Definitions

from The American Heritage® Dictionary of the English Language, 5th Edition.

  • noun Something having a position, quality, or condition midway between extremes; a medium.
  • noun A number that typifies a set of numbers, such as a geometric mean or an arithmetic mean.
  • noun The average value of a set of numbers.
  • noun Logic The middle term in a syllogism.
  • noun A method, a course of action, or an instrument by which an act can be accomplished or an end achieved.
  • noun Money, property, or other wealth.
  • noun Great wealth.
  • adjective Occupying a middle or intermediate position between two extremes.
  • adjective Intermediate in size, extent, quality, time, or degree; medium.
  • idiom (by all means) Without fail; certainly.
  • idiom (by any means) In any way possible; to any extent.
  • idiom (by means of) With the use of; owing to.
  • idiom (by no means) In no sense; certainly not.
  • intransitive verb To be used to convey; denote.
  • intransitive verb To act as a symbol of; signify or represent.
  • intransitive verb To intend to convey or indicate.
  • intransitive verb To have as a purpose or an intention; intend.
  • intransitive verb To design, intend, or destine for a certain purpose or end.
  • intransitive verb To have as a consequence; bring about.
  • intransitive verb To have the importance or value of.
  • intransitive verb To have intentions of a specified kind; be disposed.
  • idiom (mean business) To be in earnest.
  • adjective Lacking in kindness; unkind.
  • adjective Cruel, spiteful, or malicious.
  • adjective Expressing spite or malice.
  • adjective Tending toward or characterized by cruelty or violence.
  • adjective Extremely unpleasant or disagreeable.
  • adjective Ignoble; base: synonym: base.
  • adjective Miserly; stingy.
  • adjective Low in value, rank, or social status.
  • adjective Common or poor in appearance; shabby.
  • adjective Hard to cope with; difficult or troublesome.
  • adjective Excellent; skillful.

from The Century Dictionary.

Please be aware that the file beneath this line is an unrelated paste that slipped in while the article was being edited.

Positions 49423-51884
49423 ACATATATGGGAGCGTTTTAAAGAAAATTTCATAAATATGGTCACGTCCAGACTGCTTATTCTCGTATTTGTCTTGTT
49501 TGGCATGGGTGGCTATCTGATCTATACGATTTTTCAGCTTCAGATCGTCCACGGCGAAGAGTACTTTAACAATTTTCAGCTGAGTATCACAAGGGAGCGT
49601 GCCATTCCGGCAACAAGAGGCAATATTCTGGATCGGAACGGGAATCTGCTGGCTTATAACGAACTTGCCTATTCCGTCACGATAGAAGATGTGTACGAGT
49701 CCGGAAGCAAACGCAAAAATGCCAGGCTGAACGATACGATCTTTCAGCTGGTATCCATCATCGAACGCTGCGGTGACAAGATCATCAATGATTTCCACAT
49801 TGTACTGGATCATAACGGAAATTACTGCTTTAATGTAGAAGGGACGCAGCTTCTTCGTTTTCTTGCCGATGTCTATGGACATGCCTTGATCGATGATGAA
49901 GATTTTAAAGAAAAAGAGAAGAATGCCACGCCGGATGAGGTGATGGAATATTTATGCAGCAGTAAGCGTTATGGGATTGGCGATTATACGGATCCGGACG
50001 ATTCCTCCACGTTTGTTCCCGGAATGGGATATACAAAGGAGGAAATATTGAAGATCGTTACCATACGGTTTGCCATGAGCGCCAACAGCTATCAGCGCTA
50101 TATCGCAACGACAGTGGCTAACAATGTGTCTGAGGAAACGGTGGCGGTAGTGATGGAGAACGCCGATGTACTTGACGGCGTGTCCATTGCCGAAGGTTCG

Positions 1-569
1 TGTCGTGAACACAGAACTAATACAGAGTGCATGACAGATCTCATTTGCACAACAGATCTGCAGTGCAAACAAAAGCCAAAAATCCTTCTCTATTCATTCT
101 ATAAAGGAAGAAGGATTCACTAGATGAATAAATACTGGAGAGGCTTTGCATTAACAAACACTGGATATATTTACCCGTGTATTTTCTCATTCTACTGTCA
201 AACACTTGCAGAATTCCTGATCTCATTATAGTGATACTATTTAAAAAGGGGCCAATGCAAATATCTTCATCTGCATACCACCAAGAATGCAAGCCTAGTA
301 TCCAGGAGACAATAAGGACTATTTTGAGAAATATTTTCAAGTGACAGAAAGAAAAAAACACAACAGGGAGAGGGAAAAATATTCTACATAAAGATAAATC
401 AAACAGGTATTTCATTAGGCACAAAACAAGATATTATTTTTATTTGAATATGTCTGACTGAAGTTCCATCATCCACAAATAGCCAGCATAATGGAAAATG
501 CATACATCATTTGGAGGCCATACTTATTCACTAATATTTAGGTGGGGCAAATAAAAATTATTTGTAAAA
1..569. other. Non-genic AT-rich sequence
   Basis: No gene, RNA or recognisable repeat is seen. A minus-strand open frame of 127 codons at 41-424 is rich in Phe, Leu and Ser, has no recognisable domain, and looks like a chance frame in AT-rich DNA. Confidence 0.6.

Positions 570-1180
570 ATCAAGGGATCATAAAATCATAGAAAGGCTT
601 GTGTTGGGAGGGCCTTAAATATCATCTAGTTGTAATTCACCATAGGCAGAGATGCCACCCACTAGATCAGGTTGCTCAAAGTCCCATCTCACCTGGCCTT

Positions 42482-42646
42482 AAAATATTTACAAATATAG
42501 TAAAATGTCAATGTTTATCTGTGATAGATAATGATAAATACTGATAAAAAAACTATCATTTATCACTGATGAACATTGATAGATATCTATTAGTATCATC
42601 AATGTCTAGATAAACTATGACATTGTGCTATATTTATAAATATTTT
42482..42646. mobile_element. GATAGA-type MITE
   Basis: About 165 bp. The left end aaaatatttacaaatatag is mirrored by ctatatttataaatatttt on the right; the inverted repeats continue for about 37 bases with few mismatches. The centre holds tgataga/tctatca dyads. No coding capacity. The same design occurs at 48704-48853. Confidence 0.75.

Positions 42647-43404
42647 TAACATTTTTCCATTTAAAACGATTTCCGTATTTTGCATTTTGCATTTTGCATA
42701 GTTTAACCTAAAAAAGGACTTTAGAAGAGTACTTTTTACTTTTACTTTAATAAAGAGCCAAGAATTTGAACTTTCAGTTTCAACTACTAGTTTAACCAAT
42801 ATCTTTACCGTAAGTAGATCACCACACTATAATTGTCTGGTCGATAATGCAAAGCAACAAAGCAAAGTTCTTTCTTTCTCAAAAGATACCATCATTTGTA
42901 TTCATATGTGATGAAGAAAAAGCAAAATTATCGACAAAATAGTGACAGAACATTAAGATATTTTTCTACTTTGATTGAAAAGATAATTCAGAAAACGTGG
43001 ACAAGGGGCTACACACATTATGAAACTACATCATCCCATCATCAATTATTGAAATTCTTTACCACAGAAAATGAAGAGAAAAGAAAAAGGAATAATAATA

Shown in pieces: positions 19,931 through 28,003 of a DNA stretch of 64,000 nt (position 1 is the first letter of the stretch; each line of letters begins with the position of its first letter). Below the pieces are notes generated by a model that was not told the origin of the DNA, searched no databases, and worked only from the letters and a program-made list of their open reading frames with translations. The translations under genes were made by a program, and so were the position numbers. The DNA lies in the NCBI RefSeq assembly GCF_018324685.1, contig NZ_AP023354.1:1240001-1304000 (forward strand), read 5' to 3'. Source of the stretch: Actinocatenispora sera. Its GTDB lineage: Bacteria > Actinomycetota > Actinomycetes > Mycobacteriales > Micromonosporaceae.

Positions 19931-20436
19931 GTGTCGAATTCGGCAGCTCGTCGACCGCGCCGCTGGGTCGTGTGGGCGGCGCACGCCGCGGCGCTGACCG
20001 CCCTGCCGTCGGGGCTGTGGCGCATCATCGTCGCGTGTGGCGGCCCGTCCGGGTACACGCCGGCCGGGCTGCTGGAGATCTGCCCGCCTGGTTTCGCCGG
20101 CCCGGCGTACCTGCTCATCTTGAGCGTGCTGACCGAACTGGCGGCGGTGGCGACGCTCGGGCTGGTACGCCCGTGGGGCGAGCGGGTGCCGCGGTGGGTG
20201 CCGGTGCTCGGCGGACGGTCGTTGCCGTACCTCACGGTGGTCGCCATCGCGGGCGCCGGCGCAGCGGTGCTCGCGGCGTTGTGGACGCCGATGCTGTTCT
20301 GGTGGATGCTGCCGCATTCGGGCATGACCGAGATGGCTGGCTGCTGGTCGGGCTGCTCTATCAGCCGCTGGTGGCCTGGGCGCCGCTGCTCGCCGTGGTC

• To have in mind, view, or contemplation; intend; hence, to purpose or design.
  • To signify, or be intended to signify; indicate; import; denote.
  • To mention; tell; express.
  • To be minded or disposed; have intentions of some kind: usually joined with an adverb: as, he means well.
  • To have thought or ideas; have meaning.
  • To speak; talk.
  • Common; general.
  • Of a common or low origin, grade, quality, etc.; common; humble: as, a man of mean parentage; mean birth or origin; a mean abode.
  • Characteristic of or commonly pertaining to persons or things of low degree; common; inferior; poor; shabby: as, a mean appearance; mean dress.
  • Without dignity of mind; destitute of honor; low-minded; spiritless; base.
  • Niggardly; penurious; miserly; stingy.—

Etymologies

from The American Heritage® Dictionary of the English Language, 4th Edition

[Middle English mene, middle, from Old French meien, from Latin mediānus, from medius; see medhyo- in Indo-European roots.]

from The American Heritage® Dictionary of the English Language, 4th Edition

[Middle English menen, from Old English mǣnan, to tell of; see mei-no- in Indo-European roots.]

from The American Heritage® Dictionary of the English Language, 4th Edition

[Middle English, from Old English gemǣne, common; see mei- in Indo-European roots.]

from Wiktionary, Creative Commons Attribution/Share-Alike License

From Middle English menen, from Old English mǣnan ("to mean, signify, consider"), from Proto-Germanic *mainijanan (“to mean, think”), from Proto-Indo-European *mein- (“to think”). Cognate with West Frisian miene ("to deem, think"), Dutch menen ("to believe, think, mean"), German meinen ("to think, mean, believe"). Related to mind and German Minne ("love").

from Wiktionary, Creative Commons Attribution/Share-Alike License

From Middle English meene, from Old French meien (French moyen), Late Latin medianus ("that is in the middle, middle"), from medius ("middle"). Cognate with mid.

from Wiktionary, Creative Commons Attribution/Share-Alike License

From Middle English mene, imene, from Old English mǣne, ġemǣne ("common, public, general, universal"), from Proto-Germanic *gamainiz (“common”), from Proto-Indo-European *(e)meyǝ- (“to change, exchange, share”). Cognate with West Frisian mien ("general, universal"), Dutch gemeen ("common, mean"), German gemein ("common, mean, nasty"), Gothic 𐌲𐌰𐌼𐌰𐌹𐌽𐍃 (gamains, "common, unclean"), Latin commūnis ("shared, common, general") (Old Latin comoinem).

from Wiktionary, Creative Commons Attribution/Share-Alike License

From Middle English menen, from Old English mǣnan ("to complain about, lament, mourn, grieve"), from Proto-Germanic *mainijanan (“to be outraged, suffer harm”), Proto-Germanic *mainan (“deceit, falsehood, shame, sin, crime, perjury”), from Proto-Indo-European *(e)meyə-, *mei- (“to change”). Related to Old English mān ("wickedness, crime, sin, perjury"), Dutch meineed ("perjury"), German Meineid ("perjury"), Danish men ("injury"); see moan.

Examples

Comments

Log in or sign up to get involved in the conversation. It's quick and easy.

  • Something unmeant occurred when the Wiktionary definition was parsed (and number eight is clearly a bug here or a bad edit there), but it comes off vaguely narrative and poetic.

    September 30, 2011

  • too many definitions of this word. ugh.

    January 7, 2016